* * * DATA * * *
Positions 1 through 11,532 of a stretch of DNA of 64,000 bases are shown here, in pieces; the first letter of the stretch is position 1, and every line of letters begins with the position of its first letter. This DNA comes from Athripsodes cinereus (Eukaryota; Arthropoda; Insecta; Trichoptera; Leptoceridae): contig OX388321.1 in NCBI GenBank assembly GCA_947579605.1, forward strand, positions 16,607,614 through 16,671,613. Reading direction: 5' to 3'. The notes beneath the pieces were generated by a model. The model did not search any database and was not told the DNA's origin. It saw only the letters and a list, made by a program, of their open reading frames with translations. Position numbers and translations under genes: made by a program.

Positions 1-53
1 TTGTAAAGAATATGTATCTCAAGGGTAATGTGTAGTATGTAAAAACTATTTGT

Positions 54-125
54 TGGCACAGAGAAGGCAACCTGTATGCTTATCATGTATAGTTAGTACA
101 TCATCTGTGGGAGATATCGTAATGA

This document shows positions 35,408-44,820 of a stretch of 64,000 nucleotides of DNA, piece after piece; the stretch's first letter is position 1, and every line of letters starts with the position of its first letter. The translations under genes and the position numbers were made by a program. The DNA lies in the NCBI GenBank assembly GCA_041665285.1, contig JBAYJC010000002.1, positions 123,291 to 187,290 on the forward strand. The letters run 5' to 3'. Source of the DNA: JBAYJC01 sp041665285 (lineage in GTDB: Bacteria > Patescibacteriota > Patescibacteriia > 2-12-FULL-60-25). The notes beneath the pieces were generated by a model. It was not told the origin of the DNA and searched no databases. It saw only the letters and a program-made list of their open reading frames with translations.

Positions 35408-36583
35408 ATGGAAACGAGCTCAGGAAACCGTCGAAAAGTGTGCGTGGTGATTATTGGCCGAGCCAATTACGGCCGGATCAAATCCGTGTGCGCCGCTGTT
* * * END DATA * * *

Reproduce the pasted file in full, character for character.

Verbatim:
Positions 1 through 11,532 of a stretch of DNA of 64,000 bases are shown here, in pieces; the first letter of the stretch is position 1, and every line of letters begins with the position of its first letter. This DNA comes from Athripsodes cinereus (Eukaryota; Arthropoda; Insecta; Trichoptera; Leptoceridae): contig OX388321.1 in NCBI GenBank assembly GCA_947579605.1, forward strand, positions 16,607,614 through 16,671,613. Reading direction: 5' to 3'. The notes beneath the pieces were generated by a model. The model did not search any database and was not told the DNA's origin. It saw only the letters and a list, made by a program, of their open reading frames with translations. Position numbers and translations under genes: made by a program.

Positions 1-53
1 TTGTAAAGAATATGTATCTCAAGGGTAATGTGTAGTATGTAAAAACTATTTGT

Positions 54-125
54 TGGCACAGAGAAGGCAACCTGTATGCTTATCATGTATAGTTAGTACA
101 TCATCTGTGGGAGATATCGTAATGA

This document shows positions 35,408-44,820 of a stretch of 64,000 nucleotides of DNA, piece after piece; the stretch's first letter is position 1, and every line of letters starts with the position of its first letter. The translations under genes and the position numbers were made by a program. The DNA lies in the NCBI GenBank assembly GCA_041665285.1, contig JBAYJC010000002.1, positions 123,291 to 187,290 on the forward strand. The letters run 5' to 3'. Source of the DNA: JBAYJC01 sp041665285 (lineage in GTDB: Bacteria > Patescibacteriota > Patescibacteriia > 2-12-FULL-60-25). The notes beneath the pieces were generated by a model. It was not told the origin of the DNA and searched no databases. It saw only the letters and a program-made list of their open reading frames with translations.

Positions 35408-36583
35408 ATGGAAACGAGCTCAGGAAACCGTCGAAAAGTGTGCGTGGTGATTATTGGCCGAGCCAATTACGGCCGGATCAAATCCGTGTGCGCCGCTGTT